Mental illness is common in pregnancy

What effects can pregnancy have on mental illness?

Before continuing with your mental illness therapy during pregnancy, you should consult a doctor.

As a person with a mental disorder, you may be concerned that pregnancy could harm you or the child. In every woman, pregnancy leads to multifaceted physical and mental changes. The effects, for example on an existing schizophrenia or bipolar disorder, have so far been little researched.

Some women experience a slight improvement in their symptoms. Others report deterioration because, for example, they feel overwhelmed by the stresses and strains of pregnancy. Whether again Episodes of illness occur during pregnancy primarily depends on whether treatment that has been successful up to that point is discontinued or continued.

What influence does the mother's mental disorder have on the child's development?

It is difficult to give a clear answer to this question. One of the reasons for this is that the various mental disorders differ greatly in their effects. Schizophrenia is one of the most serious mental illnesses.

There are studies about their influence on developing life that have found an increased risk for the child. This can reduce the birth weight and increase the postpartum mortality rate.1 The latter can also apply if the father has schizophrenia. The scientists do not blame the genes for this, but rather the difficult socio-economic circumstances under which many people with schizophrenia live, as well as the mother's health behavior. It is known that, for example, schizophrenic mothers smoke cigarettes more often than mentally healthy mothers during pregnancy.

Stop taking medication or continue taking it?

Basically, there is always the risk of a relapse (relapse) in the case of a mental illness if the medication is discontinued. This applies regardless of pregnancy. However, research has shown that women with bipolar disorder who were well on lithium therapy and symptom-free prior to pregnancy were three times more likely to relapse after birth (12 to 15 months after weaning) than non-pregnant women with bipolar disorder.2 These results could suggest that therapy should not be interrupted due to pregnancy.

But what influence do psychotropic drugs have on the unborn child? Numerous studies have been carried out on this subject, some with contradicting results. You can find a compilation of the drug risks in pregnancy and during breastfeeding for psychotropic drugs and almost a thousand other drugs on the Internet portal of the Pharmacovigilance and Advice Center for Embryonic Toxicology at the Charité in Berlin. However, under no circumstances should you stop taking the medication without consulting your doctor!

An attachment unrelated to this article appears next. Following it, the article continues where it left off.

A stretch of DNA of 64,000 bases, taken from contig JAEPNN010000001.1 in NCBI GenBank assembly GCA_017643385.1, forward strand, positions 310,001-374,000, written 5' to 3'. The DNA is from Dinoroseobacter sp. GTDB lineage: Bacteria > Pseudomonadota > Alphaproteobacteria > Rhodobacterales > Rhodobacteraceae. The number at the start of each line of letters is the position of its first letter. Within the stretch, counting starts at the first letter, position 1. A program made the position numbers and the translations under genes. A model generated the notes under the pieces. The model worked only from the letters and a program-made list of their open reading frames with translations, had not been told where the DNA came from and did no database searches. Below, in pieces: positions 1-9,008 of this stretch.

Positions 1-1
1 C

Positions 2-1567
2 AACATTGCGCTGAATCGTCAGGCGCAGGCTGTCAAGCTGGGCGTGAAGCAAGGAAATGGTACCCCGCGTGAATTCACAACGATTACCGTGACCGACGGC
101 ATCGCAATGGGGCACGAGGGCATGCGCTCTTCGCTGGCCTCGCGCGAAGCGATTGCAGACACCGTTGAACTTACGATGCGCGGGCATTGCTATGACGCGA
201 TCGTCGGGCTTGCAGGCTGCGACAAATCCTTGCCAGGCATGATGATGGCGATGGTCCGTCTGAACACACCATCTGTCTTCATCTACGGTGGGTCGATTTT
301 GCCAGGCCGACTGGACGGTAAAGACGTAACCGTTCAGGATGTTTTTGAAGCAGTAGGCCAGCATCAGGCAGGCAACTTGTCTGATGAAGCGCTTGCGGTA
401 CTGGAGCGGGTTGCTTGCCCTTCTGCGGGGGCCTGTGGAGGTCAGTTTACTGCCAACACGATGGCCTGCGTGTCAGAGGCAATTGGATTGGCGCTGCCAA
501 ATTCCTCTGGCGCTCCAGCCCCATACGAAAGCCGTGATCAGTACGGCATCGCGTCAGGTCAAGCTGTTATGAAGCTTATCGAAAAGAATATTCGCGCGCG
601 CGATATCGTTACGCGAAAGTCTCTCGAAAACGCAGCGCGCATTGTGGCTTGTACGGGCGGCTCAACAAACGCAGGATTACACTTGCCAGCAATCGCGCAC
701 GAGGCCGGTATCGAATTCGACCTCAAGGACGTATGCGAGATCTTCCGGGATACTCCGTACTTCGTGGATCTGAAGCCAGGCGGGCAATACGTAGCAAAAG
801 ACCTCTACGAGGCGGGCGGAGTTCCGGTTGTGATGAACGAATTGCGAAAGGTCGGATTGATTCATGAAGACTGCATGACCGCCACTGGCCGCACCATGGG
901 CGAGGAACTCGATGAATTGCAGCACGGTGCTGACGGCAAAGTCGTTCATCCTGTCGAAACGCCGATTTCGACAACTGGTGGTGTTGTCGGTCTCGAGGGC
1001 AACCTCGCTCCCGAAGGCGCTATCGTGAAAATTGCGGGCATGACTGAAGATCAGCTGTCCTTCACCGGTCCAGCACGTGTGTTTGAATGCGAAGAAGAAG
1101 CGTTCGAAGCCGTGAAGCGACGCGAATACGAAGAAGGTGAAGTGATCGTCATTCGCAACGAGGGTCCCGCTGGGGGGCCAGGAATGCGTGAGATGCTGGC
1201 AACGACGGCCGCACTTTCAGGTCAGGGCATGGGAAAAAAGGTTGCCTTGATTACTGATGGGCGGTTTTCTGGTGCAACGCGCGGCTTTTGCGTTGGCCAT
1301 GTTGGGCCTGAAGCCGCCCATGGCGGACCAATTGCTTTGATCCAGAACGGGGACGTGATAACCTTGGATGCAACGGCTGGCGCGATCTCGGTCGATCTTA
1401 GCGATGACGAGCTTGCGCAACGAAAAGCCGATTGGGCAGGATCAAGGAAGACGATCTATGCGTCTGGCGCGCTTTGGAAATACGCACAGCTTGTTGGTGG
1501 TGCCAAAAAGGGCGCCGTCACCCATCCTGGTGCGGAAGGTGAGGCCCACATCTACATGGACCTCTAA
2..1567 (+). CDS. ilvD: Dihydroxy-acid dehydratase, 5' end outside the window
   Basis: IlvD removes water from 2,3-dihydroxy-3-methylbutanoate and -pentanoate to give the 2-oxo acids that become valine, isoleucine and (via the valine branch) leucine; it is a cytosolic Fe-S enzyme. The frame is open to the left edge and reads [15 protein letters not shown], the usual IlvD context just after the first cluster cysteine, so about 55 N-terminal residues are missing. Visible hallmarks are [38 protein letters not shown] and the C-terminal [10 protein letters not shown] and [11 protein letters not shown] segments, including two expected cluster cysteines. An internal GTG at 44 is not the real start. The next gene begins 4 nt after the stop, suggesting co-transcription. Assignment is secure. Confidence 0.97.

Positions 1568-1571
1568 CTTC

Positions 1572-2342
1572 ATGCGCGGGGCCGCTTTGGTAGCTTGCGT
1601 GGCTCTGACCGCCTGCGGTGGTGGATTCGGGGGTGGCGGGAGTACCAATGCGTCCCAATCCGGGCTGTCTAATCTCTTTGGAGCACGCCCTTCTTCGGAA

Talk to your doctor about the possible risks

Only with knowledge of the previous course of the disease can a doctor decide individually and in consultation with you whether the medication should be temporarily slowly discontinued during pregnancy, the dose reduced or the therapy continued as before. The risk and the possible effects of a renewed outbreak of the disease must be considered, for example hallucinations, delusions and lack of sleep or the risk of increased nicotine and alcohol consumption. These symptoms of the disease may harm the child more than the lowest possible dose of maintenance therapy could do. When the risk and benefit are weighed up, if there is a high risk of relapse, it is often more sensible to continue therapy with only one substance in a low dose than to discontinue the medication completely.

Psychiatrists and gynecologists should exchange ideas

The vast majority of children of parents with mental disorders are healthy. And mentally ill mothers can look after their children just as well as other women, provided that the disease is therapeutically well controlled or stable. If you are affected, contact your doctor or psychiatrist and get detailed advice on your pregnancy. It is also important for the gynecologist to find out about the mental illness and possible therapy with psychotropic drugs. Ideally, the psychiatrist and gynecologist should exchange ideas in order to identify harmful behavior, signs of relapse, or pregnancy problems as early as possible.

1Nilsson E, Hultman CM, Cnattingius S, et al. Schizophrenia and offspring’s risk for adverse pregnancy outcomes and infant death. Br J Psychiatry. 2008; 193 (4): 311-5
2Viguera AC, Nonacs R, Cohen LS, et al. Risk of recurrence of bipolar disorder in pregnant and nonpregnant women after discontinuing lithium maintenance. At J Psychiatry. 2000; 157 (2): 179-84